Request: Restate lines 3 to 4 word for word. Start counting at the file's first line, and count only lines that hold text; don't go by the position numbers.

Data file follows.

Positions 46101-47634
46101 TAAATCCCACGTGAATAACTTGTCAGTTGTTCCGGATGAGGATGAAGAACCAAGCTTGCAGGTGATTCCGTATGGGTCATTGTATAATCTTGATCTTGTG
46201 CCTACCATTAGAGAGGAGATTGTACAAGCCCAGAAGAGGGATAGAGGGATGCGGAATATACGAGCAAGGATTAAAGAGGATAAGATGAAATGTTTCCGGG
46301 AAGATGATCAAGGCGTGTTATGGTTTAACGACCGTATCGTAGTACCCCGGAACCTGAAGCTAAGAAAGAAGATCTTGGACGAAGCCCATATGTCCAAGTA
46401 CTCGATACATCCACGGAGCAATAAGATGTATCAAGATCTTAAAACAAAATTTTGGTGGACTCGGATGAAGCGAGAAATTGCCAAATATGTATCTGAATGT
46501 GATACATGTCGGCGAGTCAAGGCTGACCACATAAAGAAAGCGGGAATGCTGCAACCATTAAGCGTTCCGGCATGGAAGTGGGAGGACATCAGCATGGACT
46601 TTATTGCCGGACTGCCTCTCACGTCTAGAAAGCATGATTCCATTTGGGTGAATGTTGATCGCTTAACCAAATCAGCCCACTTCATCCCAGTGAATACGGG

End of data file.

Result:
46201 CCTACCATTAGAGAGGAGATTGTACAAGCCCAGAAGAGGGATAGAGGGATGCGGAATATACGAGCAAGGATTAAAGAGGATAAGATGAAATGTTTCCGGG
46301 AAGATGATCAAGGCGTGTTATGGTTTAACGACCGTATCGTAGTACCCCGGAACCTGAAGCTAAGAAAGAAGATCTTGGACGAAGCCCATATGTCCAAGTA